The Third Edition of Diversity in America offers both a sociohistorical perspective and a sociological analysis to provide insights into U.S. diversity. The author squarely addresses the topics which generate more passionate, invective, and raucous debate than all others in American society today: Is multiculturalism a threat to us? Should immigration be more closely controlled? Are we no longer sufficiently “American” and why? The book answers these questions by using history and sociology to shed light on socially constructed myths about our past, misunderstandings from our present, and anxieties about our future.

New to the Third Edition

Offers a new section in each chapter, “The Larger Context,” which places multiculturalism in a comparative perspective to other developed countries; Examines what constitutes a racial or ethnic group; Includes new chapter-opening photographs that visually illustrate the context of that chapter; Presents expanded commentary in many chapters about the influence of Asian culture in the earlier part of U.S. history and provides expanded discussion about Arabs, Asians, Hispanics, and Native Americans; Discusses the social constructionist approach as a further understanding about the perception of groups such as Native Americans and racial minorities; Explores how transnationalism affects multiculturalism; Expands the discussion on the PATRIOT Act and its impact on immigrants; Offers maps showing the territorial size of the United States during the eras discussed in Chapters 2 through 6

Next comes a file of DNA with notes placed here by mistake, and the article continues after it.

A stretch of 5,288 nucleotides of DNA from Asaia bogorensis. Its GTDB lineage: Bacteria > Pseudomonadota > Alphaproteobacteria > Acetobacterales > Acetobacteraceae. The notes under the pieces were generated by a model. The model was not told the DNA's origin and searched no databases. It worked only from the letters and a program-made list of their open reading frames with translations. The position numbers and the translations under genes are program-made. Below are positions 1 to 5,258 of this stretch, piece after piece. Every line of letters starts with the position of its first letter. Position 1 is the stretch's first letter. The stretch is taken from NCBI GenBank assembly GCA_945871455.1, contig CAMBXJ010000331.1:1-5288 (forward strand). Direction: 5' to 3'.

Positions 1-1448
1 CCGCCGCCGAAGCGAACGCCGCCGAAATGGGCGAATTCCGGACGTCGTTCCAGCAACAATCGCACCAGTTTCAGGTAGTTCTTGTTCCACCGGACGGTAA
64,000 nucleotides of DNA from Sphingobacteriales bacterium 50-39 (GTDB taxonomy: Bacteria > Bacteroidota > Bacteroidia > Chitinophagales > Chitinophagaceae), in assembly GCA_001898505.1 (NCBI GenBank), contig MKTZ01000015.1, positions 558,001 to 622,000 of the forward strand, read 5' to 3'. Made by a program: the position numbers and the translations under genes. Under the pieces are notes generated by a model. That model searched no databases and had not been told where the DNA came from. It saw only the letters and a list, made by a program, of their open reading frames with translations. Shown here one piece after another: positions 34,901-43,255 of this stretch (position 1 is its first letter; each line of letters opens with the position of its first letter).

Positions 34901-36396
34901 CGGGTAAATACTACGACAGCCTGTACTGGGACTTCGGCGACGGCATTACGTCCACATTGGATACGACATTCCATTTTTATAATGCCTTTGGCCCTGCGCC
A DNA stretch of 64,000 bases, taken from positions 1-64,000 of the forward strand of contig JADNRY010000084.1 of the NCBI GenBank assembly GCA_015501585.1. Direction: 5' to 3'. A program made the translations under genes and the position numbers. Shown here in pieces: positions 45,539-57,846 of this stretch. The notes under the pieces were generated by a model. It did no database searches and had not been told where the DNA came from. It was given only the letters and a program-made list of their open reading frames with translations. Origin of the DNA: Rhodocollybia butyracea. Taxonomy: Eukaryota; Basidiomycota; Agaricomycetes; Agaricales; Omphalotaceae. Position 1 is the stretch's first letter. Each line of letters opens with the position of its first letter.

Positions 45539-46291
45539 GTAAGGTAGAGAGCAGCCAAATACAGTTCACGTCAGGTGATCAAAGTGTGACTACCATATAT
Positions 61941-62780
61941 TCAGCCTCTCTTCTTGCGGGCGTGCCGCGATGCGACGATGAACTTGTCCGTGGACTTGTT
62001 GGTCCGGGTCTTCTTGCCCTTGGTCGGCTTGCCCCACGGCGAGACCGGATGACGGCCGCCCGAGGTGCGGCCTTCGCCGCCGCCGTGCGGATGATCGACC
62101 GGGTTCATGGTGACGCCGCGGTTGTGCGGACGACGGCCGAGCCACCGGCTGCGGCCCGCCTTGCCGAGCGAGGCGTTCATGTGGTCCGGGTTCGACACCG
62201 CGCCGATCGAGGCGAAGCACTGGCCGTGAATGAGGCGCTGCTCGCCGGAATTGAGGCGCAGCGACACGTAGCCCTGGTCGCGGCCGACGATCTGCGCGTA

Intended Audience

This is an ideal supplement for courses in Race and Ethnic Relations, Immigration History, American Studies, or other courses on diversity.

Diversity in Aboriginal America

Diversity in Aboriginal America

Diversity in aboriginal America

“Amerikanska Folk” from either the first edition (1904) or second edition (1926) of the Nordisk familjebok, a Swedish encyclopedia (1876–1957), depicts 33 representatives of indigenous peoples from 29 different tribal groups throughout North and South America.

Multiculturalism flourished in the land for centuries before Europeans ever set foot on its soil. Although students taking an anthropology course on Native Americans learn that fact quickly, most Americans typically fall victim to the Dillingham Flaw when thinking about these diverse people. For many, the image of Native Americans is a stereotypical generalization of tipis, buffalo, warriors on horseback, war paint, feathers, moccasins, and either brutish savages, as depicted in countless Westerns, or romanticized noble primitives, as portrayed in the film ...

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